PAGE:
Photography was fairly new at this time, and was often seen as just a person’s appearance, not their essence. So someone might send a lock of hair along with a photograph of themselves, to make the correspondence more personal. Demaree said hair art was thought to preserve the self in an authentic way. If she were to give some of her hair, “You know it’s me,” she said.
Velez said hair was also a “renewable resource” and could be given freely to anyone. And, Demaree said, it didn’t decompose, and was easy to collect and preserve. And yes, artists would clean it before weaving the hair into a design.
Demaree said people back then had hair pots, used to collect what fell out as they brushed their hair. The artist could cut off an entire ponytail, or use just a few strands. Even a small piece just a couple of inches long could be used in art, Demaree said.
Demaree said hair art was made by both professionals and amateurs. People could make their own hair art at home, but the upper middle class would also send hair to professionals to be made into art. Some created elaborate scenes, shaping trees, birds and other items out of hair.
A ‘heady’ discovery
Leila Cohoon is owner of Leila’s Hair Museum in Independence, Missouri. The museum collection, which has drawn visitors from as far as France, includes 750 hair wreaths and about 2,000 pieces of jewelry made from human hair.
Now 86, Cohoon has spent more than six decades learning about the art of human hair. In 1956, then the owner of a beauty salon in Independence, she “went down on the plaza to buy my Easter shoes.” There she saw an arrangement of hair, about 5 inches square, in an antique store window. “I bought that that year instead of my Easter shoes… That’s what started the whole thing,” Cohoon said.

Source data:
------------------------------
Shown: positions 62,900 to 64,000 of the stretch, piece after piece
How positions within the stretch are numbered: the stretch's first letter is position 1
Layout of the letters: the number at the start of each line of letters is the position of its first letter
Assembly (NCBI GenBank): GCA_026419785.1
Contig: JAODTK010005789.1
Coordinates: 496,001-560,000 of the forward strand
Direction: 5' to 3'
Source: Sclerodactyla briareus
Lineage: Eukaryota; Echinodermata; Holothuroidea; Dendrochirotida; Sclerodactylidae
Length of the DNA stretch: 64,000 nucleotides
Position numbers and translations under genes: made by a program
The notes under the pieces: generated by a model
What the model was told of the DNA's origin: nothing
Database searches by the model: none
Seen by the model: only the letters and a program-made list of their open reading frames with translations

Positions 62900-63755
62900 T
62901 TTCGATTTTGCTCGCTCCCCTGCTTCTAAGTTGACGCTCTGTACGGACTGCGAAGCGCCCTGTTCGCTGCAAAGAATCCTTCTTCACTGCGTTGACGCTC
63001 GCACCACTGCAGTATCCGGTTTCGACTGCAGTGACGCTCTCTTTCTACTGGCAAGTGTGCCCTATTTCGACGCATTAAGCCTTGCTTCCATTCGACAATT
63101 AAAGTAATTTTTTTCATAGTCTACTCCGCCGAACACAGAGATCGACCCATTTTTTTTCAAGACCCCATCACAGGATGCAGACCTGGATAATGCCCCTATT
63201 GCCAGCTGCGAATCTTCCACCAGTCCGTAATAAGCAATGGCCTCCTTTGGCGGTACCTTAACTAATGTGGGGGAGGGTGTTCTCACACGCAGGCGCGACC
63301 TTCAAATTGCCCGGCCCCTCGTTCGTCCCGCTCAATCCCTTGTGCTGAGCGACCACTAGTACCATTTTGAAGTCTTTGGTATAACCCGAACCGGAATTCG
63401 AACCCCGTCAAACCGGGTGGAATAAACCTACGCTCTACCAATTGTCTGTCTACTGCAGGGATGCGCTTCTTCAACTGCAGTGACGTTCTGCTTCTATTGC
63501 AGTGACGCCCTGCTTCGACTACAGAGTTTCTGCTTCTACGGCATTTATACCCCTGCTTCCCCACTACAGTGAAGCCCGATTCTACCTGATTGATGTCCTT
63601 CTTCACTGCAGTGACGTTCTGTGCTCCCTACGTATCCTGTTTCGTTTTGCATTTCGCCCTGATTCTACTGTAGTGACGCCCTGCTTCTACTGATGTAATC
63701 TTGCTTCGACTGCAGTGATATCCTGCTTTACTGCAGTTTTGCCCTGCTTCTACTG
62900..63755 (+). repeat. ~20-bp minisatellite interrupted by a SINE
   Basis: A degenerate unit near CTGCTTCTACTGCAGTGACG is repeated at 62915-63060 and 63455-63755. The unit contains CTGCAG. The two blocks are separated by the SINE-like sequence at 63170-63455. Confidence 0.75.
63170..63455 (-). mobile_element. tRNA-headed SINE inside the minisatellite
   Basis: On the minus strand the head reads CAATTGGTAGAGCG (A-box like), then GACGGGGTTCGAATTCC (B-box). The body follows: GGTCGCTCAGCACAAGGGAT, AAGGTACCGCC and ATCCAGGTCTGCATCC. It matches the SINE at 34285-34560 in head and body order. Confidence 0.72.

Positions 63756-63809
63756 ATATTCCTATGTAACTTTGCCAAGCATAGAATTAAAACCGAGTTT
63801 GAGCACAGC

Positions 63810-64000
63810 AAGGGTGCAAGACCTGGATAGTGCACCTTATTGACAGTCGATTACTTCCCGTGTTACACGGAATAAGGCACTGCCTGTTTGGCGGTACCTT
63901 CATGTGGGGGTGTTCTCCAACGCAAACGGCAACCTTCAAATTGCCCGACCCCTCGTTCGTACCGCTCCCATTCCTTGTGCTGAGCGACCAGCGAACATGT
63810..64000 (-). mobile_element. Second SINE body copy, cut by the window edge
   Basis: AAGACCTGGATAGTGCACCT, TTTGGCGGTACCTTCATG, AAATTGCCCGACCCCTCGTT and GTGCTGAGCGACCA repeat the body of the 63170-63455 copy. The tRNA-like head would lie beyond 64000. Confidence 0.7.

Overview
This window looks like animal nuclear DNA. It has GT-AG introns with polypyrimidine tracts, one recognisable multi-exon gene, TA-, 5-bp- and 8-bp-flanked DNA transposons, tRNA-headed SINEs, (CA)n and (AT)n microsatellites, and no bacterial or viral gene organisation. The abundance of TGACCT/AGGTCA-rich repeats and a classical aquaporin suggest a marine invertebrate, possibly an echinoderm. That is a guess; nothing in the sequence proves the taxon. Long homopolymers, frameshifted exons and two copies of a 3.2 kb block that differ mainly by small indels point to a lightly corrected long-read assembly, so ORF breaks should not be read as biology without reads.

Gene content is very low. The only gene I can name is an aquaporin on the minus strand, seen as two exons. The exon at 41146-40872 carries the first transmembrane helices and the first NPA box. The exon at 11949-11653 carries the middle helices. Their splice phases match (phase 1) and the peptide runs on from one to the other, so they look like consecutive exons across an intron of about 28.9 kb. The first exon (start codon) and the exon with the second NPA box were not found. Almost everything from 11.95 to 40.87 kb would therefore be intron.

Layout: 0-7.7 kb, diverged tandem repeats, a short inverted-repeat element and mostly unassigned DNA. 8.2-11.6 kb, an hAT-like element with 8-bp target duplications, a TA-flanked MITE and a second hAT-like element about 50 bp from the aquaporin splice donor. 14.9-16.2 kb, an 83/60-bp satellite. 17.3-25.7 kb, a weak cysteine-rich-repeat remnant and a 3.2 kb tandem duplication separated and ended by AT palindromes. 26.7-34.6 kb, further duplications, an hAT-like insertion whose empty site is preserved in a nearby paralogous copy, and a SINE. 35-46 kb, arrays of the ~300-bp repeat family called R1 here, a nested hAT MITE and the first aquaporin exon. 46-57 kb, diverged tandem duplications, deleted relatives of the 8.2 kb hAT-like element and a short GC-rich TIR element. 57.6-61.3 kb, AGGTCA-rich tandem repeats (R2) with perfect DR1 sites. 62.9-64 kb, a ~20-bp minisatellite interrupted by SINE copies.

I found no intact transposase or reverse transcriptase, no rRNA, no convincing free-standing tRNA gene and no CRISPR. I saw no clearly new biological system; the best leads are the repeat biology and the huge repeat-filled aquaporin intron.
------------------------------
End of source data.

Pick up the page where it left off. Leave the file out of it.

That first piece was made from light-colored hair adorned with black beads, which she later learned signified that hair was from someone who had died. Cohoon started researching, and decided she was going to learn how to make hair art. “I thought I could buy a book” but there weren’t any, she said. So she taught herself.
She has since written her own book, which depicts 36 different hair art techniques. Cohoon can teach 32 of them. She has taught 39 Americans to make hair art, along with one student who came from London to learn. She’s taught her daughter and daughter-in-law to make hair art, adding, “My grandkids, they all know how to do it.”
Cohoon also taught a class in China. Embroidery with hair has been done in China, but the people she taught were unfamiliar with hair wreaths. Hair art comes from all over the world, though, and Cohoon has pieces in her museum from many countries.